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For immediate release – Thursday, July 12, 2007.
Contact Bob Brammer – 515-281-6699.

Miller: 3,799 Iowa Consumers are Eligible for $2.27 Million in Ameriquest Restitution

Claim forms are going to eligible consumers, who must submit claims by September 10, 2007.

Attorney General Tom Miller said today that 3,799 Iowa consumers are eligible for almost $2.3 million in restitution from Ameriquest Mortgage Company and its related companies as part of a $325 million national settlement last year of a predatory lending lawsuit against the company.

“This is the largest total consumer restitution in Iowa history,” Miller said. The total Iowa restitution amount is $2,277,585.

Miller said the settlement administrator began sending letters and claim forms to eligible Iowa consumers this week, on behalf of his office and the Iowa Division of Banking. Consumers must mail completed and signed forms to the settlement administrator by September 10, 2007, if they choose to participate in the settlement and receive restitution.

The forms mailed to each consumer will indicate the minimum payment the consumer can expect to receive. However, the exact amount could be larger, depending on how many eligible Iowa consumers decide to participate in the settlement.

Miller encouraged consumers to study the claim forms and information and reply as soon as possible.

Consumers who opt to receive the restitution payments relinquish their right to file lawsuits against Ameriquest related to the loans covered by the settlement. Therefore, consumers are encouraged to consult with a private attorney or, if they qualify, a legal services attorney before deciding whether to participate in the settlement. However, consumers who participate in the settlement do not give up any claim they may otherwise raise if their home goes into foreclosure.

Under the nationwide settlement, reached in January 2006, over 481,000 borrowers who were customers of Ameriquest Mortgage Company, Town and Country Credit Corporation, and Bedford Home Loans between January 1, 1999, and December 31, 2005, are eligible to receive the restitution payments.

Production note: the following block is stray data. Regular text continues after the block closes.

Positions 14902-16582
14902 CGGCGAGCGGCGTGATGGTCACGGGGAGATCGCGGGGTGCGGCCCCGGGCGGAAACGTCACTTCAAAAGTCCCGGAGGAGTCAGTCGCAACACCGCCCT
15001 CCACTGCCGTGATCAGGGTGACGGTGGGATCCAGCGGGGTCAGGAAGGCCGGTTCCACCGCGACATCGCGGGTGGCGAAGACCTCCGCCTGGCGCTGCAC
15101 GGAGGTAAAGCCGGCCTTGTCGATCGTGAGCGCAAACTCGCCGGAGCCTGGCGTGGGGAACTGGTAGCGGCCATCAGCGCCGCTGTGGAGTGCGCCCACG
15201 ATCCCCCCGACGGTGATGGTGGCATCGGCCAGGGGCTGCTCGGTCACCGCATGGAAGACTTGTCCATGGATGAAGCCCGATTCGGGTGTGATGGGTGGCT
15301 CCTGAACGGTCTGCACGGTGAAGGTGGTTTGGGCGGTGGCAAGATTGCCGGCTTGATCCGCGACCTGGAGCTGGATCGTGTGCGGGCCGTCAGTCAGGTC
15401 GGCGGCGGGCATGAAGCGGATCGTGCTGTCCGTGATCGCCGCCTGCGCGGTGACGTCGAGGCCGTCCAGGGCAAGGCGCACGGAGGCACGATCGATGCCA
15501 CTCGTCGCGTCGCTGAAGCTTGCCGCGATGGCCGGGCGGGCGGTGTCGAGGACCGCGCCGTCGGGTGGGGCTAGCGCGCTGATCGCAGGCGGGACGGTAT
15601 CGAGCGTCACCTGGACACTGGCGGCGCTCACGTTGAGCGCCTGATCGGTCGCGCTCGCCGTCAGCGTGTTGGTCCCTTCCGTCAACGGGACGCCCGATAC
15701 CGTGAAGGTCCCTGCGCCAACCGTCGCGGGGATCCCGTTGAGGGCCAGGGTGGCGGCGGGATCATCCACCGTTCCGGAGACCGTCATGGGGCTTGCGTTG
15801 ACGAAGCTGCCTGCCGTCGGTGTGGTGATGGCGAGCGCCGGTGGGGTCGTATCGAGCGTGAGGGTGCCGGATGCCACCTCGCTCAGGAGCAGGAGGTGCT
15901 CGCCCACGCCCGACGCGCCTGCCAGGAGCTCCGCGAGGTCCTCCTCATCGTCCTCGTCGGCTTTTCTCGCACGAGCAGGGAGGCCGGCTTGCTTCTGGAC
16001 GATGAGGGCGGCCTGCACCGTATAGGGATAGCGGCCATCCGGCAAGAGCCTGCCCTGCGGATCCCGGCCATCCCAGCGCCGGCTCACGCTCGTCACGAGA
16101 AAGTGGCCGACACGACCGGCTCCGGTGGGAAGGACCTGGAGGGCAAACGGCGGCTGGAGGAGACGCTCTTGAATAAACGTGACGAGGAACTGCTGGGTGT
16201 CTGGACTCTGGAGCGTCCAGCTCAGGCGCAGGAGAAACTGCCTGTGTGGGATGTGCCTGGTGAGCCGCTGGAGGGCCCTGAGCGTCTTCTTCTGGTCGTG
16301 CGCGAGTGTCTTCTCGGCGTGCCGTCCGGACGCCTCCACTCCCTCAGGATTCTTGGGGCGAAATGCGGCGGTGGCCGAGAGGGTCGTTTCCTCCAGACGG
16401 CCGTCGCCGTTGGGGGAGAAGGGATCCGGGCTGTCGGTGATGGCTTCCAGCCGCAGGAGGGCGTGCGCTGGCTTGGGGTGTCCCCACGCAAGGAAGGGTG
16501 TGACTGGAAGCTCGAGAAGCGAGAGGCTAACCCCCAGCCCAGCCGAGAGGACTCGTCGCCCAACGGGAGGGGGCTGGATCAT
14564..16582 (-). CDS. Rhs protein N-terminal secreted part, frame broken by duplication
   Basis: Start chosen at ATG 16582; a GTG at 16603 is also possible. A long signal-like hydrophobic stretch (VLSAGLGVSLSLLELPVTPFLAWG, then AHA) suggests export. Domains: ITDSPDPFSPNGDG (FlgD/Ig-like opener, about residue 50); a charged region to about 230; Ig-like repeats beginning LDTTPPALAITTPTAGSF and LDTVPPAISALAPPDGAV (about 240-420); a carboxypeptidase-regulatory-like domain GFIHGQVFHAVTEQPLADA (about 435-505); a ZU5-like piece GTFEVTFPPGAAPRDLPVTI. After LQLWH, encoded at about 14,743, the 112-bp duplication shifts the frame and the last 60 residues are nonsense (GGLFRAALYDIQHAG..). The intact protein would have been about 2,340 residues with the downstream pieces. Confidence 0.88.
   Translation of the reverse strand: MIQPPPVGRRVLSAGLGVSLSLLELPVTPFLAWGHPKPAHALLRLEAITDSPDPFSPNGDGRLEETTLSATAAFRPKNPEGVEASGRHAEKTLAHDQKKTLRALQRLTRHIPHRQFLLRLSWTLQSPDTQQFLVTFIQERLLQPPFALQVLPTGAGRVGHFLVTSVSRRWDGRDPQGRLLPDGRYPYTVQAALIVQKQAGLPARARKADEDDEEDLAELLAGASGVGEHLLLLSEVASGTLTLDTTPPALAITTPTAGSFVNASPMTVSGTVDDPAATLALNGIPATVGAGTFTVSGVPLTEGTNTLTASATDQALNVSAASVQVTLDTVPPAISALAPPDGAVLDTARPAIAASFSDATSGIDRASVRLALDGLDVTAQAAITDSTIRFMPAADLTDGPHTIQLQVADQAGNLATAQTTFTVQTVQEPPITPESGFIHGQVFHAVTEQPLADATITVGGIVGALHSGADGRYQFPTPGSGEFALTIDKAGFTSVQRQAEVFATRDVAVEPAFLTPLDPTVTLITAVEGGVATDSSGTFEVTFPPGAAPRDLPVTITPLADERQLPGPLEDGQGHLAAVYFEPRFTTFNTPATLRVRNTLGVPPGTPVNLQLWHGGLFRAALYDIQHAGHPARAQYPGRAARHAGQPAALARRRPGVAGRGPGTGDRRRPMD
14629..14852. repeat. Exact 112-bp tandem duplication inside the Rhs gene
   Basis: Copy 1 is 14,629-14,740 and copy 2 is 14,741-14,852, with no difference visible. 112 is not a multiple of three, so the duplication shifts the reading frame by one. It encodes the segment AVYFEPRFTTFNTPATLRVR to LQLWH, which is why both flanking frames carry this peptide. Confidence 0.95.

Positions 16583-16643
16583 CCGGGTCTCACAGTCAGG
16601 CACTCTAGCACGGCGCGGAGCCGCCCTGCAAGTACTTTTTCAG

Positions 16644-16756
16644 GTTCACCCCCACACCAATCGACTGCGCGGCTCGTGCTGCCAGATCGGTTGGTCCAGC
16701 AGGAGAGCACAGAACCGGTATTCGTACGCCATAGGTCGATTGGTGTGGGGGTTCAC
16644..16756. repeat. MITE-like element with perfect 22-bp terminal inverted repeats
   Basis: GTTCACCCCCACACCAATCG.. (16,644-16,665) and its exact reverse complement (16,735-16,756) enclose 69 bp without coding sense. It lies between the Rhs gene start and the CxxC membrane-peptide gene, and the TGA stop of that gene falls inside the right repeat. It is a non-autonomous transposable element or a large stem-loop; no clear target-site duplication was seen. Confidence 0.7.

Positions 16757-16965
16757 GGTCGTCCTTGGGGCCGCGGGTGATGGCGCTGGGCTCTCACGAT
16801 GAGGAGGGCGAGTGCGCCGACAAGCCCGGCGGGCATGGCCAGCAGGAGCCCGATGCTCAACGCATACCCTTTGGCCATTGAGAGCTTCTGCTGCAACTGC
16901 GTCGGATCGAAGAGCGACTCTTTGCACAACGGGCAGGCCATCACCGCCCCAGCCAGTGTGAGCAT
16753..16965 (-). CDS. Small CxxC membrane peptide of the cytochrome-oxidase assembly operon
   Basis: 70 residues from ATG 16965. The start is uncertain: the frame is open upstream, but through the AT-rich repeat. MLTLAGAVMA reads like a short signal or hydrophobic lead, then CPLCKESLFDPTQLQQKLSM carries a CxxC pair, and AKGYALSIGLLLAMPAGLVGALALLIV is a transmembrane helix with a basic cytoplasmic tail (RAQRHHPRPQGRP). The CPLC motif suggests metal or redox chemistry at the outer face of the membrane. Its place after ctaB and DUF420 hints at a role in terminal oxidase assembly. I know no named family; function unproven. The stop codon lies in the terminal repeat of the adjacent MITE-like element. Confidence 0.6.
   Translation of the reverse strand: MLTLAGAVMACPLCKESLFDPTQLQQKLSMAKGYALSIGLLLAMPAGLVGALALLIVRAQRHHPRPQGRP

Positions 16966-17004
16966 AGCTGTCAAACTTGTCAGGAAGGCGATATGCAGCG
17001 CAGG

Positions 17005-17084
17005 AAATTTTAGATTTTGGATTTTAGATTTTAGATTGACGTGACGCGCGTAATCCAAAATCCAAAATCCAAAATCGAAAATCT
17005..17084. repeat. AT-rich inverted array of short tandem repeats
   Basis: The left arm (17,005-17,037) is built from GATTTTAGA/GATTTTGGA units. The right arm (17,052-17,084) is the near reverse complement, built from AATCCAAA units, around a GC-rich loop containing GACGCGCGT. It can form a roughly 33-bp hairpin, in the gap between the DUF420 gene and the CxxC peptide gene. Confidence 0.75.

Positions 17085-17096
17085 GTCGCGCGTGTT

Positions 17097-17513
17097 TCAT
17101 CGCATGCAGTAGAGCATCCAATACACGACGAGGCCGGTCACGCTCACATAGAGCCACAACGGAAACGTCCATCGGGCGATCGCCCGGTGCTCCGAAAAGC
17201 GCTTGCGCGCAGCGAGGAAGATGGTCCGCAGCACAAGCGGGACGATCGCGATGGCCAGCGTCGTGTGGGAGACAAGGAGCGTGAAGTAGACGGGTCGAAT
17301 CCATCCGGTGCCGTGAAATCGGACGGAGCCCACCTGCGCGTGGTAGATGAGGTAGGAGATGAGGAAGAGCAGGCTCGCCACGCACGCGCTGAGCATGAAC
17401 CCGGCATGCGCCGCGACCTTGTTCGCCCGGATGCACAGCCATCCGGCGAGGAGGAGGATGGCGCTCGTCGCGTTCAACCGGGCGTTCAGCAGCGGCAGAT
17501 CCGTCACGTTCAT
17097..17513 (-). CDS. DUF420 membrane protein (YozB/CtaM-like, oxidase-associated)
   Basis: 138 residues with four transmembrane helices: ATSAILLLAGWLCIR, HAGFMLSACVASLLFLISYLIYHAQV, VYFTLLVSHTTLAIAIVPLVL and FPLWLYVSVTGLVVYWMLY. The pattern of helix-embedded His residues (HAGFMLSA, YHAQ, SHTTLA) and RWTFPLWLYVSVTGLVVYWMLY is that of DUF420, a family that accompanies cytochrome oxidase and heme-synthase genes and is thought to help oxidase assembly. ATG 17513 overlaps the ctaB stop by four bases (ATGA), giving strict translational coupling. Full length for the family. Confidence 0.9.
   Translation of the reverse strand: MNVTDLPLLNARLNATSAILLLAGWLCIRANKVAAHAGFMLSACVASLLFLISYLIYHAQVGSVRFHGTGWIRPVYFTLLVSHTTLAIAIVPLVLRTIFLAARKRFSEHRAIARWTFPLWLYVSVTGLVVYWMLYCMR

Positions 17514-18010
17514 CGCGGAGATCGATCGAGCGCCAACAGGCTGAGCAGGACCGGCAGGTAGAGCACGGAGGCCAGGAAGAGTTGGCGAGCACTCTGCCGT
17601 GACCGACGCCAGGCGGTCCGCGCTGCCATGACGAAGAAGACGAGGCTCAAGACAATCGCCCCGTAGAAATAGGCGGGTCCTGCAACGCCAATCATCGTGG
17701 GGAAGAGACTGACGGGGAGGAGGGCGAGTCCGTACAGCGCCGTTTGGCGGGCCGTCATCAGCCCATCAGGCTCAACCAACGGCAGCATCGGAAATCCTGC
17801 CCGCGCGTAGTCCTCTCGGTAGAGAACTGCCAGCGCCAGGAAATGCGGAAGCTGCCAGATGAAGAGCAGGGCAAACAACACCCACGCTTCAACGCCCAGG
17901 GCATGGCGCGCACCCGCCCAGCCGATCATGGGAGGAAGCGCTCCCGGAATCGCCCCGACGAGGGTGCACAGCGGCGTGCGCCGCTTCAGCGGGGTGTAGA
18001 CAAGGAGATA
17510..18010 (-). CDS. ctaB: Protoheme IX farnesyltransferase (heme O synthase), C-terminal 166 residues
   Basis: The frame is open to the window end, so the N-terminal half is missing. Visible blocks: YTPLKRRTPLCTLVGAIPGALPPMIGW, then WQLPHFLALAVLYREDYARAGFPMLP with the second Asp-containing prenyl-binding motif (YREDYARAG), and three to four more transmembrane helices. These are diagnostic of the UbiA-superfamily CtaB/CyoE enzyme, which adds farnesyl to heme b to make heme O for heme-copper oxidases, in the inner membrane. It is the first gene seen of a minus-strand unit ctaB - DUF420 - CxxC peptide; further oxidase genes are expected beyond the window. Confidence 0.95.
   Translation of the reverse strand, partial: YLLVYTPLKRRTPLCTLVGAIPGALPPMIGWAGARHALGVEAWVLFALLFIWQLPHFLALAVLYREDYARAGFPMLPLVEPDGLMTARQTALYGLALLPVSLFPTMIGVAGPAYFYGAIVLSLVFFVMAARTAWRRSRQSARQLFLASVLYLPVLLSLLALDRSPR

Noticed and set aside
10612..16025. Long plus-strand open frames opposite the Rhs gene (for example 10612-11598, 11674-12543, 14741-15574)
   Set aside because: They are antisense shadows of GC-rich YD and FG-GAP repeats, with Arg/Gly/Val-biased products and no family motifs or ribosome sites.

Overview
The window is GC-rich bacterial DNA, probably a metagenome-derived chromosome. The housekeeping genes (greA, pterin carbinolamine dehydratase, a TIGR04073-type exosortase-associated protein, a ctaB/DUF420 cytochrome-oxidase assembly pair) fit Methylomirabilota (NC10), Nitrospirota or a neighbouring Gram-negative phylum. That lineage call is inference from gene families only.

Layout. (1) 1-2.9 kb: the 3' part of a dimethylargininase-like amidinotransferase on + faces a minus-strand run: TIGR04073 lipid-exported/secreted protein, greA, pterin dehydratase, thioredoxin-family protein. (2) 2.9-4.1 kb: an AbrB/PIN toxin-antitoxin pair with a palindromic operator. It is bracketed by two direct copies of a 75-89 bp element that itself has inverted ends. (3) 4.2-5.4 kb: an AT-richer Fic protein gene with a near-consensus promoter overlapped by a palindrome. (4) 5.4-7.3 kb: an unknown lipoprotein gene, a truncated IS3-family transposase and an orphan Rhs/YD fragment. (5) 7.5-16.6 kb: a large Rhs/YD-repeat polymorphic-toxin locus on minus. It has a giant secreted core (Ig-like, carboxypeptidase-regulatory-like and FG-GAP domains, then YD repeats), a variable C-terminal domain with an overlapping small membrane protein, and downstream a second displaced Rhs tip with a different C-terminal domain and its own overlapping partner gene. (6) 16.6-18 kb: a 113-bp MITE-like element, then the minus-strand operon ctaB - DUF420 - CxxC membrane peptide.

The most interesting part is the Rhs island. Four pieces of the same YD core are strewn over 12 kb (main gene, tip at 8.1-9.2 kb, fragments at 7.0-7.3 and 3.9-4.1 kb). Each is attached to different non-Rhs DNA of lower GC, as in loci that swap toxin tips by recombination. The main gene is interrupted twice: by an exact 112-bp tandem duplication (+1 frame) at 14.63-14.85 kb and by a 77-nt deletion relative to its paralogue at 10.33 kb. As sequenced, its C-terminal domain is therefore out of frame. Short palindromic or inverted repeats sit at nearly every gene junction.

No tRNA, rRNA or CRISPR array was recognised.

Miller said a pamphlet of “Frequently Asked Questions” was mailed with the claim form and provides additional information about the restitution process for eligible consumers.

Consumers also can obtain detailed information about the settlement and their eligibility for restitution at the Settlement Administrator’s web site: www.ameriquestmultistatesettlement.com. Consumers with questions should contact the Settlement Administrator at 800-420-5875. (Hearing-impaired persons may call 866-494-8274.)

“We are elated that the payment process is under way,” Miller said. “This case also resulted in complete reform of Ameriquest’s practices, and that probably is as important as the restitution. This case has begun to set standards of fair treatment throughout the sub-prime lending industry.”

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Additional background and details:

Miller said over $300 million is being distributed nationwide to 481,388 eligible Ameriquest customers. The consumer restitution is being handled by a Settlement Administrator on behalf of the states. Decisions about restitution amounts and eligibility were made on an objective and ‘blind’ or impartial basis, using numerous factors and analysis of data.

Miller led the group of state attorneys general and banking and finance regulators who reached the settlement with Ameriquest in January 2006. The states alleged that Ameriquest employees deceived consumers as part of high-pressure tactics to sell mortgage refinancings.

The alleged improper practices included inadequate disclosure of prepayment penalties, discount points and other loan terms; inflated appraisals; and encouraging borrowers to give inaccurate income or employment information to obtain loans.

In the agreement, Ameriquest agreed to be bound by a battery of new standards to prevent what the states alleged were unfair and deceptive practices. The reforms included: changing how appraisals are handled, providing full disclosure regarding interest rates, discount points, prepayment penalties, and other loan or refinancing terms, and not paying sales personnel incentives to include prepayment penalties or any other fees or charges in the mortgages.

Miller said Ameriquest has been complying with the agreement, and that the states and a Monitor are watching company practices carefully.

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